The field experiment was conducted during kharif season of 2015 to investigate the effect of different planting techniques and inputs on yield attributes and yield of rice (Oryza sativa L.) at Agronomy Farm, College of Agriculture, Dapoli, Dist. Ratnagiri (M. S.). The field experiment was laid out in strip plot design comprising 21 treatment combinations replicated thrice. Main plot treatment consisted of three planting techniques, flat bed seed sowing (P1), raised bed seed sowing (P2) and transplanting on wet unpuddled soil (thomba method) (P3). The sub-plot treatment consisted Control–No fertilizer (T1), RDF–Recommended dose of fertilizer (T2), STBFR- Soil test based fertilizer recommendation for N, P and K (T3), STBFR+WC (weed control) (T4), STBFR+WC+ MN (Zn and Cu) (T5), STBFR+WC+MN (Zn and Cu)+GM (Glyricidia) (T6) and STBFR+WC+MN (Zn and Cu)+GM (Glyricidia)+PP (Plant protection) (T7). On the basis of present investigation, it could be concluded that for obtaining higher grain yield of the rice, crop should be grown as direct seeding on flat bed along with adoption of all inputs viz., soil test based fertilizer recommendation, weed control, micronutrients (Zn and Cu), green manuring (glyricidia) and plant protection.

4. Neha Sharma*, N. S. Murty and S. B. Bhardwaj [An analysis of crop growth characters of rice in tarai region of Uttarakhand]. Fmg. & Mngmt. 2 (1) : 22-29 (2017). 1Department of Agrometeorology G. B. Pant University of Agriculture & Technology, Pantnagar-263 145 (Uttarakhand), India *(e-mail : nehagbpuat1791@gmail.com)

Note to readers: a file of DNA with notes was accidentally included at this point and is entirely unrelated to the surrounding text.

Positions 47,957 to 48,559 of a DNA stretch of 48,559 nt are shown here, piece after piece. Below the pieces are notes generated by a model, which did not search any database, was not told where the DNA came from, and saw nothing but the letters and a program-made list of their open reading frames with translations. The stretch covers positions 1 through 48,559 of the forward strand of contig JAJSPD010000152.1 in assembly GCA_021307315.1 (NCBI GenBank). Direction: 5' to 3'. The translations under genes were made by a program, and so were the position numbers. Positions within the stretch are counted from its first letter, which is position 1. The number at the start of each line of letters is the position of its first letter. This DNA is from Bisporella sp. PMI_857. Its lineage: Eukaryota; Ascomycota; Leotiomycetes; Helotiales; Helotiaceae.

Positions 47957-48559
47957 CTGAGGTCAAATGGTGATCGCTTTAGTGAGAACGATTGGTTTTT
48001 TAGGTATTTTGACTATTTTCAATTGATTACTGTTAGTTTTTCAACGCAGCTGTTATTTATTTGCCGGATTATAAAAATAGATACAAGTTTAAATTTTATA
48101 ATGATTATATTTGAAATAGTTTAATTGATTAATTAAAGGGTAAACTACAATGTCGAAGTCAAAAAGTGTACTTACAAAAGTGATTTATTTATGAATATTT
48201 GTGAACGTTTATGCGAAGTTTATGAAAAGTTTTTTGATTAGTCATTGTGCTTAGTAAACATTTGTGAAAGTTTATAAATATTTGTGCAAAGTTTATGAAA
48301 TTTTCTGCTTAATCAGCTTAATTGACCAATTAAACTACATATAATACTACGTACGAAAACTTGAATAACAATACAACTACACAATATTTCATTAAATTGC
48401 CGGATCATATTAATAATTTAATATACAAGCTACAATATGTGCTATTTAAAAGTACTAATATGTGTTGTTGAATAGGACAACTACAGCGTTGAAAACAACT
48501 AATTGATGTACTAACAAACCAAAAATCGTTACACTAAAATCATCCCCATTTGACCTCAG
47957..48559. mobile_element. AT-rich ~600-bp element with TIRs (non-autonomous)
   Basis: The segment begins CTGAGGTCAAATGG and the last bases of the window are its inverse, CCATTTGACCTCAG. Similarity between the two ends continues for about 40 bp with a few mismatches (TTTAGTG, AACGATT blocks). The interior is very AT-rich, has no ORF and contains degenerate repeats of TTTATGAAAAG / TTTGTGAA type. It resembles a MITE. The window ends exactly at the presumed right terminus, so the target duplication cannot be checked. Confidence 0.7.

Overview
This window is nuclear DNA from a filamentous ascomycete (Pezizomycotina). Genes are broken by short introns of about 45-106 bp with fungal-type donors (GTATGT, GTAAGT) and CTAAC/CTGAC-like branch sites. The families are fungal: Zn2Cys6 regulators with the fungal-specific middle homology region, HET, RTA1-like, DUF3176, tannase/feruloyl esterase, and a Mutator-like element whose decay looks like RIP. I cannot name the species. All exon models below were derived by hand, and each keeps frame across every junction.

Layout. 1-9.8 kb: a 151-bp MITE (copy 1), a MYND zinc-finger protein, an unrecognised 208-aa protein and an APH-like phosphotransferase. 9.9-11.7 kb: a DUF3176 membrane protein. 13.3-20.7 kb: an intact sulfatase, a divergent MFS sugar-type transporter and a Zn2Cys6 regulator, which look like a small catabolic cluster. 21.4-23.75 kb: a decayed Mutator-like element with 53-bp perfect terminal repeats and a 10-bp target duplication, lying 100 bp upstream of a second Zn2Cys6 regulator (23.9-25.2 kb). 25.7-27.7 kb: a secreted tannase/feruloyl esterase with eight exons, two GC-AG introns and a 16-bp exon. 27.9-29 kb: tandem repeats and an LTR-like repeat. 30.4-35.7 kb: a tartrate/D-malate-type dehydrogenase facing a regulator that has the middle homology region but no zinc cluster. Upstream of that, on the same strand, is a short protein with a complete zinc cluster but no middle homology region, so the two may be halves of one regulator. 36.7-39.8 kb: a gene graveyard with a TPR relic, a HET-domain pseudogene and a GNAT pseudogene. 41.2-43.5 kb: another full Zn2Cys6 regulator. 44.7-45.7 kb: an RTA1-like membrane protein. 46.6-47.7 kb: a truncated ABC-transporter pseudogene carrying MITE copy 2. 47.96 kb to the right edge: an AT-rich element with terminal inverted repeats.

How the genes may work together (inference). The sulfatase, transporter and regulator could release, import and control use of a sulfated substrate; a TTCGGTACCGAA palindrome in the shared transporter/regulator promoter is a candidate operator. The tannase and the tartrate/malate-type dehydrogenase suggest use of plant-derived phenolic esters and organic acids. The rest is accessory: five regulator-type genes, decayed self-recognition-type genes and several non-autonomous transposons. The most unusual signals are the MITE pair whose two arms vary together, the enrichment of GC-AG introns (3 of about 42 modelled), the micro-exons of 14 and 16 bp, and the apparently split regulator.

ABSTRACT

Rice is an important and unsurpassed crop. India is regarded as the world’s largest producer of brown and white rice thereby accounting for 20% of the whole world’s rice production. It is the staple food of the people of eastern and southern parts of the country. India is said to have one of the largest areas under rice cultivation. In the current study, an attempt has been made to study various crop growth aspects like dates of planting, optimum leaf area, optimum leaf shape to maximize photosynthetic efficiency, deep, well-developed root systems, and leaf area index at flowering and during panicle in rice cultivation.

5. M. V. DANGARIYA, M. S. DUDHAT, V. G. BAVALGAVE* AND J. D. THANKI [Growth, yield and economics of rabi sweet corn (Zea mays L., var. saccharata Sturt) as influenced by different spacing and fertilizer levels under south Gujarat conditions]. Fmg. & Mngmt. 2 (1) : 30-35 (2017). Department of Agronomy Navsari Agricultural University, Navsari-396 450 (Gujarat), India *(e-mail : vgbavalgave@gmail.com)

ABSTRACT